Aaron Micallef / Eos

World - Freshened Groundwater in the Sub-Seafloor

Scientists are using a variety of geochemical, geophysical, and numerical methods to study offshore freshened groundwater and better understand its role in the global water cycle.

Offshore freshened groundwater (OFG) is water hosted in sediments and rocks below the seafloor. It can be found offshore of most continents around the world and could possibly become a source of potable water for human populations living near the coast. A recent article in Reviews of Geophysics describes a range of geochemical, geophysical, and modeling approaches that have been used to investigate OFG systems. Here, the lead author gives an overview of what we know about OFG and where it occurs, and what research questions remain.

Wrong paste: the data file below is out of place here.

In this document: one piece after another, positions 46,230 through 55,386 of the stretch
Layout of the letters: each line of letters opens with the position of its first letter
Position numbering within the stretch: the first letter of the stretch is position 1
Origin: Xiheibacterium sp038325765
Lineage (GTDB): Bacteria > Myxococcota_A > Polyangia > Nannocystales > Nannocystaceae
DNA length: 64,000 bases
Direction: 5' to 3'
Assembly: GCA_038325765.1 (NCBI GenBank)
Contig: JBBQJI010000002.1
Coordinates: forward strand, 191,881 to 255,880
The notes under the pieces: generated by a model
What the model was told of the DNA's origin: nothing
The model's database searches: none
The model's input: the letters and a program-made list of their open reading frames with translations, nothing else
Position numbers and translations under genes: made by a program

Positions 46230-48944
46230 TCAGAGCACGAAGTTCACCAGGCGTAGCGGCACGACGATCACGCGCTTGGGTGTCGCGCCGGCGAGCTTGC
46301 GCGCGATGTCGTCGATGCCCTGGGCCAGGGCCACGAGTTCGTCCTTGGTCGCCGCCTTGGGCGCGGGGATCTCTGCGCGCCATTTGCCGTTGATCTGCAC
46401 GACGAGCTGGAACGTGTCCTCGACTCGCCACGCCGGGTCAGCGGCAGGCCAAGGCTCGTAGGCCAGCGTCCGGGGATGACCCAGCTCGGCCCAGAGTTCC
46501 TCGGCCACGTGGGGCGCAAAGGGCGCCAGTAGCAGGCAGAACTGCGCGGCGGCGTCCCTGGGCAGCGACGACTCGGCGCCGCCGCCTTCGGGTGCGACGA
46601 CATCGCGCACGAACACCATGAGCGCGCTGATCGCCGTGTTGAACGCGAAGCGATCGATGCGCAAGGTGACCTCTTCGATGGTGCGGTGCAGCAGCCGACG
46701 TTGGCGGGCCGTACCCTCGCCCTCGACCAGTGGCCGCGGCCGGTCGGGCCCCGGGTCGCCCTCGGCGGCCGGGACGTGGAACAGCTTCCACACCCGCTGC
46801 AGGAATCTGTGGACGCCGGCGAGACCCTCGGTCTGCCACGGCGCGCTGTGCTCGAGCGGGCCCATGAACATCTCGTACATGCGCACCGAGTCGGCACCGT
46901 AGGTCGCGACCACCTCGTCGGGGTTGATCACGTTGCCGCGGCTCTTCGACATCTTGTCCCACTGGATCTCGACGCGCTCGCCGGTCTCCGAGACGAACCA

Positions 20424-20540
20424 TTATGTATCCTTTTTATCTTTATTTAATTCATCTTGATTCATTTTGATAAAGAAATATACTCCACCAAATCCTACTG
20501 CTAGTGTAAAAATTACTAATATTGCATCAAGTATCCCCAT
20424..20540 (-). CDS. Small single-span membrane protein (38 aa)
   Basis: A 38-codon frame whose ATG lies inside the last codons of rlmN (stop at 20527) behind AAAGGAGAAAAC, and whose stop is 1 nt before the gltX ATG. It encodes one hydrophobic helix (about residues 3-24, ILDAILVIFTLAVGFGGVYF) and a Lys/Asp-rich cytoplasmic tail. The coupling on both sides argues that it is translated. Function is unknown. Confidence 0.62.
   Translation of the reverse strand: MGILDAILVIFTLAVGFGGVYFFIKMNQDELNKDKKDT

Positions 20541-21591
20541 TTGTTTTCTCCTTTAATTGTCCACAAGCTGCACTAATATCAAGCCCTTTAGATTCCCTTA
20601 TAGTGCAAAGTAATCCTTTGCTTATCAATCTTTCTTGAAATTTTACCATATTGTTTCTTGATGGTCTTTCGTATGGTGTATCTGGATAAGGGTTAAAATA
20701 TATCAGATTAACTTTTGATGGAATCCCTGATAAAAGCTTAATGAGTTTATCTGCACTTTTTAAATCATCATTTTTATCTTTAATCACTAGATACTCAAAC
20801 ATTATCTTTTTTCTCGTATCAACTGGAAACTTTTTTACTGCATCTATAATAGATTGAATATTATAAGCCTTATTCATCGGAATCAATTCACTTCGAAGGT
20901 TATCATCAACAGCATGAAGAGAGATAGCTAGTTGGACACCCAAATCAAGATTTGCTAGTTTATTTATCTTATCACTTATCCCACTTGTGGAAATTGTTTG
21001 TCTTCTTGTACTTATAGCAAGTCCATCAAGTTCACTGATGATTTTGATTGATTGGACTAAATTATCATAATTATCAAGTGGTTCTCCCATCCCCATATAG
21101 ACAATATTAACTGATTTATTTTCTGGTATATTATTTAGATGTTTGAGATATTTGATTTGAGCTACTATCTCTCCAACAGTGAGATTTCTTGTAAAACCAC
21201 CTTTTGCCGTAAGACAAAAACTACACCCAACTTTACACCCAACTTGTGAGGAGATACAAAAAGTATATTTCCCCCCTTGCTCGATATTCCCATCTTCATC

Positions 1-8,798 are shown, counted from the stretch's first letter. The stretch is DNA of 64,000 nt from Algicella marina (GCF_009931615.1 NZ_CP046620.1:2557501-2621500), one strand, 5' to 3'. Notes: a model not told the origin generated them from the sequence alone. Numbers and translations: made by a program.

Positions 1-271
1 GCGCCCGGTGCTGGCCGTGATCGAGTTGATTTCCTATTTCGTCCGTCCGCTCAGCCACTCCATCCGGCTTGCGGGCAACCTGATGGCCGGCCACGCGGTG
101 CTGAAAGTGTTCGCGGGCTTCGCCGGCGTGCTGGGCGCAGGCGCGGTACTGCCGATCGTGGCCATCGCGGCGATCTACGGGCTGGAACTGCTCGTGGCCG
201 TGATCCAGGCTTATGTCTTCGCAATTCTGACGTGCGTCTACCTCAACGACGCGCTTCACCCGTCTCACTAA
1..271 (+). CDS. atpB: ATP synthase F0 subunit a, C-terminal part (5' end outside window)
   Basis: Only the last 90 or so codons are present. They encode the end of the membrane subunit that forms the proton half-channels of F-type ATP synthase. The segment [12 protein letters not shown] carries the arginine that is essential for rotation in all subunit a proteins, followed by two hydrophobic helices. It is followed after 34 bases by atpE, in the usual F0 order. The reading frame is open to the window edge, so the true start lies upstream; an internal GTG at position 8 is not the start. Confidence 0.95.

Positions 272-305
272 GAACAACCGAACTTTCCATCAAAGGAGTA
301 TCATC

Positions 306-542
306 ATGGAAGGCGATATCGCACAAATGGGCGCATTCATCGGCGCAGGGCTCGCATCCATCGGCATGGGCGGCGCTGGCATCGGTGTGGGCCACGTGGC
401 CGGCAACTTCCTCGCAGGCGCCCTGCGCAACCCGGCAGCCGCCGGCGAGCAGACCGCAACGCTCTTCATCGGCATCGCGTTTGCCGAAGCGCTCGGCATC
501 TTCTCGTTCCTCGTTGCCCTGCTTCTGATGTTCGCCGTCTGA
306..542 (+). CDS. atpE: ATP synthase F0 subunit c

What is offshore freshened groundwater?

Offshore freshened groundwater (OFG) is water that has a salinity lower than seawater and that is stored in sediments and rocks below the seafloor. Freshened groundwater ends up at the bottom of the ocean in various ways.

One way is the recharge of aquifers by rainfall, either in the past when sea-levels were lower (upper panel, right) or in the current day where onshore aquifers extend offshore (lower panel, right).

Another way is via glaciers with can deposit freshened groundwater offshore via basal melting and the development of sub-glacial streams and lakes.

Read more.